How do I sell an IPO stock?
Steps to sell IPO shares in pre-open market on the day of listing:
- Call broker or go online and place the sell order with the price at which you would like to sell.
- If listing price is equal or higher than the price you order to sell in pre-open; your shares are sold at the listing price.
you can sell shares by speaking to a broker or through a DIY investing platform. The cost of trading shares varies depending on the platform or broker you are using and whether you are selling your shares online, or in the case of paper certificates, on the phone or by post.
The IPO is a bit of a hurry-up-and-wait, as employees usually can’t sell their stock for up to 180 days. This is called a lock-up period, and is meant to prevent employees from all dumping their stock and depressing the stock price.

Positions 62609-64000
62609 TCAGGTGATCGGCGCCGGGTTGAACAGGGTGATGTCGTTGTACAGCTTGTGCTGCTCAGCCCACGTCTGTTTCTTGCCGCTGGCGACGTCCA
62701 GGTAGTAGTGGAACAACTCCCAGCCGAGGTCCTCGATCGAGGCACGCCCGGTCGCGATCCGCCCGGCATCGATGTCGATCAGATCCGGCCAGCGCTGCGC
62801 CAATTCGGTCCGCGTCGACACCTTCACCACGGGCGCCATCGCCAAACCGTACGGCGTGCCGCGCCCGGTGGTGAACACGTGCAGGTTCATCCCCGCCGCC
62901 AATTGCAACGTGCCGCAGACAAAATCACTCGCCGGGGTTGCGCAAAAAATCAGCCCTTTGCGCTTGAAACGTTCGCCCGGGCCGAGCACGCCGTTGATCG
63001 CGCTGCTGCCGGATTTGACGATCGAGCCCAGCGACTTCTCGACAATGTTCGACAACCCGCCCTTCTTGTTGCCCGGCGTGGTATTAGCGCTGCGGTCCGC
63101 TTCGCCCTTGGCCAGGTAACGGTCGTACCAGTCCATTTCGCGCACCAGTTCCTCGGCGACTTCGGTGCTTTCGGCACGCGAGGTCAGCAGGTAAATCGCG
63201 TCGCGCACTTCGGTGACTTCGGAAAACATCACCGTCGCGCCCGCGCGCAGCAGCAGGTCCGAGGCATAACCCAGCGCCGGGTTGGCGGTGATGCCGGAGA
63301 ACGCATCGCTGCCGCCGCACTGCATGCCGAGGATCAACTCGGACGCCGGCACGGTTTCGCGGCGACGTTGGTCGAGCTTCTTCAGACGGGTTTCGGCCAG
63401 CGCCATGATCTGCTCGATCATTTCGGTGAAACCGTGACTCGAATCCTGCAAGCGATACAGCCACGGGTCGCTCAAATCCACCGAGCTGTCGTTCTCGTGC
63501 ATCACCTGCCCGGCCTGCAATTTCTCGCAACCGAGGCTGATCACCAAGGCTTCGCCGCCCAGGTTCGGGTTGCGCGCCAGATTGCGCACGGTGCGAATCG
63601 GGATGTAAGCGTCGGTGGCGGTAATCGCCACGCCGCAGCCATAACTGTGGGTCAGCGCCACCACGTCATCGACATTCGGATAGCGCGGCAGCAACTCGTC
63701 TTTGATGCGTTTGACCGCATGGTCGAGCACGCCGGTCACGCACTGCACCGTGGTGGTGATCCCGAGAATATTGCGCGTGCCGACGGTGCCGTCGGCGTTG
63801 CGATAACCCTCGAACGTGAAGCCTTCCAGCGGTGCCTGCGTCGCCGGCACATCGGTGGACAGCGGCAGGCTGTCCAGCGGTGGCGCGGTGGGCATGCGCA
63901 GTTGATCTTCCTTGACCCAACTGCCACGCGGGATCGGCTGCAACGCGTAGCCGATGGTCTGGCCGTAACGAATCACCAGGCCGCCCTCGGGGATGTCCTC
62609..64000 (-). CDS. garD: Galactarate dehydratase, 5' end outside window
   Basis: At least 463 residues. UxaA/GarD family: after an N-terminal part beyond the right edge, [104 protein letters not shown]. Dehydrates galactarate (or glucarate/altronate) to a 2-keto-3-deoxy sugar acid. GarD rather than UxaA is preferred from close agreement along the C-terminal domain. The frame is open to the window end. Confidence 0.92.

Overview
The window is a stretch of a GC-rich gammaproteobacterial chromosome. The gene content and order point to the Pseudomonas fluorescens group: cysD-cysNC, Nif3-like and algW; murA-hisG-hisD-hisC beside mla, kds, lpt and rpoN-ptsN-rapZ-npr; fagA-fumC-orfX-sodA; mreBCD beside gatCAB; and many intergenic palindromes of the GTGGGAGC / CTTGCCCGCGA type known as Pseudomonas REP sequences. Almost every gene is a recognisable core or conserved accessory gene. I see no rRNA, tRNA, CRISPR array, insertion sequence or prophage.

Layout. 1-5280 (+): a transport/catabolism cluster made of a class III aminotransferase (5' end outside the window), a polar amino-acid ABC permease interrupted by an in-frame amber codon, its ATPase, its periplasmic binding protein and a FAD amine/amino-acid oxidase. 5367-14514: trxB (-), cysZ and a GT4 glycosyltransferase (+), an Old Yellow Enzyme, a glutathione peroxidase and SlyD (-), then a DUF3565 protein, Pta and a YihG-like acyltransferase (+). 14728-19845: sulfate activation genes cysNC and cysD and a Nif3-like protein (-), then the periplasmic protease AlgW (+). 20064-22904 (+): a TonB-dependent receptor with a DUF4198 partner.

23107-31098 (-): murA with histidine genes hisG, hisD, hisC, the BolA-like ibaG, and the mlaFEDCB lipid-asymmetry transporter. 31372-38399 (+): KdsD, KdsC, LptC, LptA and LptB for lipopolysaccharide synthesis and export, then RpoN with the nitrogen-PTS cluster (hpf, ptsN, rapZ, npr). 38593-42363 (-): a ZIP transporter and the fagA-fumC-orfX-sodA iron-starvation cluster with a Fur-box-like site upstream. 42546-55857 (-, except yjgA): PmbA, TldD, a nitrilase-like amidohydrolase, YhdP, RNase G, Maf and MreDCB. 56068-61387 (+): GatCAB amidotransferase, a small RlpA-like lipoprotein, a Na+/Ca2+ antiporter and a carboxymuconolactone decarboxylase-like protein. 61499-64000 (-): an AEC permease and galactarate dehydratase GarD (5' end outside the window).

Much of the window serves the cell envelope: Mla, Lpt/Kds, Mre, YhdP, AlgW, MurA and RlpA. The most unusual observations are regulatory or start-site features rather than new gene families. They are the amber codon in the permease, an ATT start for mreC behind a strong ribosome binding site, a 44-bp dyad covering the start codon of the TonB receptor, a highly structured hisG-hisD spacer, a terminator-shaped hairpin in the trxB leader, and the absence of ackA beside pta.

Money can be made in the equities markets without actually owning any shares of stock. Short selling involves borrowing stock you do not own, selling the borrowed stock, and then buying and returning the stock only if and when the price drops.
You may have to pay Capital Gains Tax if you make a profit (‘gain’) when you sell (or ‘dispose of’) shares or other investments. Shares and investments you may need to pay tax on include: shares that are not in an ISA or PEP.
Any ASX broker can set up an account for you and create a HIN. You will need to quote your SRN which is shown on your holdings statement sent by the registry on behalf of the company. You can also sell your shares in a ‘one-off’ sale.
Do IPOs usually go up or down?
Do IPOs always go down? Not exactly. IPOs are typically priced so that they go up about 15%-30% on the first day. In my view, this is usually too much because it means the company could have sold its shares for a higher price and raised more money (more on that, later).